Politicians thoroughly enjoy times of war. Periods of bellicosity are when the most power-hungry members of the political class indulge in their most depraved political fantasies. The Russo-Ukrainian War has been no exception to this trend.
Western politicians have been taking advantage of the largest conventional m-ilitary conflict on European soil since World War II to crack down on civil liberties at home and drag their countries closer to an open conflict with a nuclear power. The domestic measures Western governments have pursued have been particularly breathtaking.
For example, the Euro-pean Union has already b-anned Russian state media outlets such as RT and Sp-utnik for allegedly spreading disinformation. In the United States, which has stronger free speech protections, the assaults against freedom of expression had taken a more corporate hue. For example, Big Tech juggernauts such as Google have enthusiastically blocked channels receiving funding from Russia.
Even more egregious have been the actions of EU and North Atlantic Treaty Organization members such as the Czech Republic and Slovakia. These countries have criminalized any behavior that could be construed as being in support of Russia’s invasion of Ukraine.
Similarly, Latvia has created a police hotline where citizens can report individuals who manifest support for Russia’s military action in Ukraine. Several Germ-an states have pushed the envelope even further by p-rosecuting individuals who display the Z symbol connected to Russia’s military campaign.
The corporate press and governments are setting a startling precedent. The definition of “pro-Russia” content could be potentially broadened to attack antiwar activists and noninterventionists who are skeptical of Western countries trying to get involved in the Russo-Ukrainian war.
While the Russian invasion of Ukraine is horrific, there need to be honest discussions about this invasion and what led up to it. International relations scholar John Mearsheimer has talked about how US foreign policy moves such as NATO expansion helped create the conditions for the present great-power trag-edy. For simply putting for-th an alternative theory for what caused the present se-curity crisis, Mearsheimer was nearly subjected to a struggle session by University of Chicago students, who adamantly refused to entertain the professor’s contrarian views.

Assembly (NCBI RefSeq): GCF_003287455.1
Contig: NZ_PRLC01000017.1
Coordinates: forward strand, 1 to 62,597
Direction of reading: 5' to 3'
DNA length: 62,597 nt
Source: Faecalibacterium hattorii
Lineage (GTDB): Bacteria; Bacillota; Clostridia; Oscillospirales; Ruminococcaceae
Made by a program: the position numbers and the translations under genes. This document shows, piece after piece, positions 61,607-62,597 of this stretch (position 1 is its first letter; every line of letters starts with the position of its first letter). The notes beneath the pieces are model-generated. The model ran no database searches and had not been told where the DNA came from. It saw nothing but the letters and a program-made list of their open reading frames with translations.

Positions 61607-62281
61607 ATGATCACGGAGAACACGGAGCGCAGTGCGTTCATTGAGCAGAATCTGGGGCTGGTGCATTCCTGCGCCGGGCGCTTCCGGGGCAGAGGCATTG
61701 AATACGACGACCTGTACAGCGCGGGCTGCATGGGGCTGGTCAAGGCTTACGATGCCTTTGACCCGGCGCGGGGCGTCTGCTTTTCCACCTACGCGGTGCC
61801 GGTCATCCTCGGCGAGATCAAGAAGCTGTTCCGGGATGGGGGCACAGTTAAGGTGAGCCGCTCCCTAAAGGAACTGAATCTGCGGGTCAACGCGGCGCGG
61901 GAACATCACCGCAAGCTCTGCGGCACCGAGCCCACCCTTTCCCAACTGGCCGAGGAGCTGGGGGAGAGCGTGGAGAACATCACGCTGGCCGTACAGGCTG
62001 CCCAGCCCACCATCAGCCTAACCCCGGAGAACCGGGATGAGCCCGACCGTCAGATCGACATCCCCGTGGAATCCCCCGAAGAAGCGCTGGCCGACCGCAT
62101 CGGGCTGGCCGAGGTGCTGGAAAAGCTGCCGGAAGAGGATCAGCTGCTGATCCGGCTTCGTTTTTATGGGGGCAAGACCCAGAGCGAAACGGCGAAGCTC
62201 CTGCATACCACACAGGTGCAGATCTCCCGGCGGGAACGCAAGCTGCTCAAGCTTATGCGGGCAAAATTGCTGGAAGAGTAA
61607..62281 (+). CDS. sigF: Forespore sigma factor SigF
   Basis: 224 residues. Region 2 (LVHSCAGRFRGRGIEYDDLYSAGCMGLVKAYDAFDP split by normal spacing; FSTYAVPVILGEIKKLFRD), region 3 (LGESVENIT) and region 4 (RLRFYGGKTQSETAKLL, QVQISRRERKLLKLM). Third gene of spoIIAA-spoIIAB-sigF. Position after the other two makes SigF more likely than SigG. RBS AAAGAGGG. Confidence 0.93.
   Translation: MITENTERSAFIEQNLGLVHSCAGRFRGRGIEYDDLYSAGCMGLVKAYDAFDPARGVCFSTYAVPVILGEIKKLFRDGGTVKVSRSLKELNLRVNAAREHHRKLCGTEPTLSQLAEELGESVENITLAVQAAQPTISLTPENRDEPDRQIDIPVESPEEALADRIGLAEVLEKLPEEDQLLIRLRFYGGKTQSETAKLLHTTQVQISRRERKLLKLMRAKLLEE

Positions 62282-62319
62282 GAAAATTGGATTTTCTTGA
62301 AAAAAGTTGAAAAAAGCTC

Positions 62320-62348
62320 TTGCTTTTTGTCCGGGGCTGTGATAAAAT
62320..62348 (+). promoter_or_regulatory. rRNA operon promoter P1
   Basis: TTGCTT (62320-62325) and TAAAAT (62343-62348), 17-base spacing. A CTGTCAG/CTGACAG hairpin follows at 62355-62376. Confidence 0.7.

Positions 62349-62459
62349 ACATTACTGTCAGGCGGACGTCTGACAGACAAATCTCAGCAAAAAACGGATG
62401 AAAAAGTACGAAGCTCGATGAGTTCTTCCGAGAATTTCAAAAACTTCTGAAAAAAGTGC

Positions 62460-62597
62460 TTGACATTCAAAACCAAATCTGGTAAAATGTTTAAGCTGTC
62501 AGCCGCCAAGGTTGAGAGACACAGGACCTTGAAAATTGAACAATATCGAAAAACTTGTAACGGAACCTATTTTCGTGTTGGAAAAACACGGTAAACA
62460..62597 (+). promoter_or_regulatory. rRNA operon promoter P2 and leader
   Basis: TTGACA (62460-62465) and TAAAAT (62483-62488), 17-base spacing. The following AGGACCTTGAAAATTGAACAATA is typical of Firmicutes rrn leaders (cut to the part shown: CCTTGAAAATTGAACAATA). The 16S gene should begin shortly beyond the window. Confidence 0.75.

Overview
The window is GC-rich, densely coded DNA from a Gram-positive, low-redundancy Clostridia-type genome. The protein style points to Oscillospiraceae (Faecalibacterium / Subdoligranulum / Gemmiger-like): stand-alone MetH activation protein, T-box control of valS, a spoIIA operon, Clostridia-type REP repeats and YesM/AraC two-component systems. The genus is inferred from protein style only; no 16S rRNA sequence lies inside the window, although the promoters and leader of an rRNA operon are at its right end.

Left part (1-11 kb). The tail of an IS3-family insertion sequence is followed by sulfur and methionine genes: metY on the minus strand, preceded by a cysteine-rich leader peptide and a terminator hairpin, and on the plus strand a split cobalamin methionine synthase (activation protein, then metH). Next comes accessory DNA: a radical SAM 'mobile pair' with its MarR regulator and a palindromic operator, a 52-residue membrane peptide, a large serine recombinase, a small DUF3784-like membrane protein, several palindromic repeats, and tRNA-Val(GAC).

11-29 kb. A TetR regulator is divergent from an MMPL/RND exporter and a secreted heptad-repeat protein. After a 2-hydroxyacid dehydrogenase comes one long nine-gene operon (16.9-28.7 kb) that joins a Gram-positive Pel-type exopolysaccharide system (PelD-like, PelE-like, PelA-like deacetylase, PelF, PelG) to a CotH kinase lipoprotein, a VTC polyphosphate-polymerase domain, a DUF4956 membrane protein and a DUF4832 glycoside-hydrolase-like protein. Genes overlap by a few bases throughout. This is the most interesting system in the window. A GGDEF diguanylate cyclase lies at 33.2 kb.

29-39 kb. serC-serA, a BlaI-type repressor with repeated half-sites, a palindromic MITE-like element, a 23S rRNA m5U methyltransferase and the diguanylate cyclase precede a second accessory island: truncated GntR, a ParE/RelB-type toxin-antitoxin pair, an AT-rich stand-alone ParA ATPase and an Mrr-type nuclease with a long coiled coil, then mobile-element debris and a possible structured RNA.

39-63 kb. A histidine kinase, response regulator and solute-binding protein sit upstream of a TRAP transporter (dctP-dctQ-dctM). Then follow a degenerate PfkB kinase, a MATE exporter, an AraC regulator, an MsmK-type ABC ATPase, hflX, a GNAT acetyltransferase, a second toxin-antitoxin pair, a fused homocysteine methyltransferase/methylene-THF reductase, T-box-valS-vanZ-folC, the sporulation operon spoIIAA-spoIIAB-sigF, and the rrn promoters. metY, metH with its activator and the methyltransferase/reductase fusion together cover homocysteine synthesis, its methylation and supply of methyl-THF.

Given the recent trajectory, it would not be a stretch to suggest that even realist critiques of Western foreign policy could be subject to social and political sanctions. The simple act of pointing out that the US’s geopolitical ambitions have played a significant role in creating the present instability could be treated as “pro-Russian” speech if deep state proponents have their way.
Dissidents getting punished for their antiwar vie-ws is nothing new in Am-erican history. Socialist lea-der Eugene V. Debs learned this the hard way during World War I. To make sure that America’s war effort went unchallenged, the Wilson administration passed the Espionage Act in 1917, followed by the Sedition Act in 1918.
These bills imposed harsh criminal penalties. On June 16, 1918, Debs gave a speech in Canton, Ohio, imploring attendees to resist the World War I draft. Debs’s actions eventually landed him in trouble with the law, and he was charged with ten counts of sedition. The socialist activist received a prison sentence of ten years and faced a lifetime of disenfranchisement.
It took a pardon from President Warren G. Harding, one of the presidents most pilloried by court historians, to finally get him out of jail, and Debs was released toward the end of 1921.
Later, during the Vietnam War, there were several cases of the FBI surveilling antiwar groups or even infiltrating them to hinder their effectiveness. As Randolph Bourne proclaimed in an unfinished manuscript, “War is the health of the State.” It remains so, as Western governments are working overtime to augment their power during a great-power conflict.
Self-proclaimed liberal democracies already showed their true colors during the covid-19 pandemic, when they treated their citizens like mere cattle to be poked and prodded by whimsical technocrats. Now, as the Russo-Ukrainian War rages on, they’re further manifesting their pent-up tyrannical desires.
An integral part of the West’s unique value proposition is its respect for civil liberties, something countless societies have never enshrined in their governing documents. But now that has drastically changed. The haughty rhetoric coming from Western governments about being profreedom is vacuous at best when their actual behavior is observed.
The irony here is that the West has fallen down the classic “you become what you fight” path. The very Western countries that pound their chests about their exceptionalism are now morphing into the countries they rail against.
Politics is not without a sense of irony.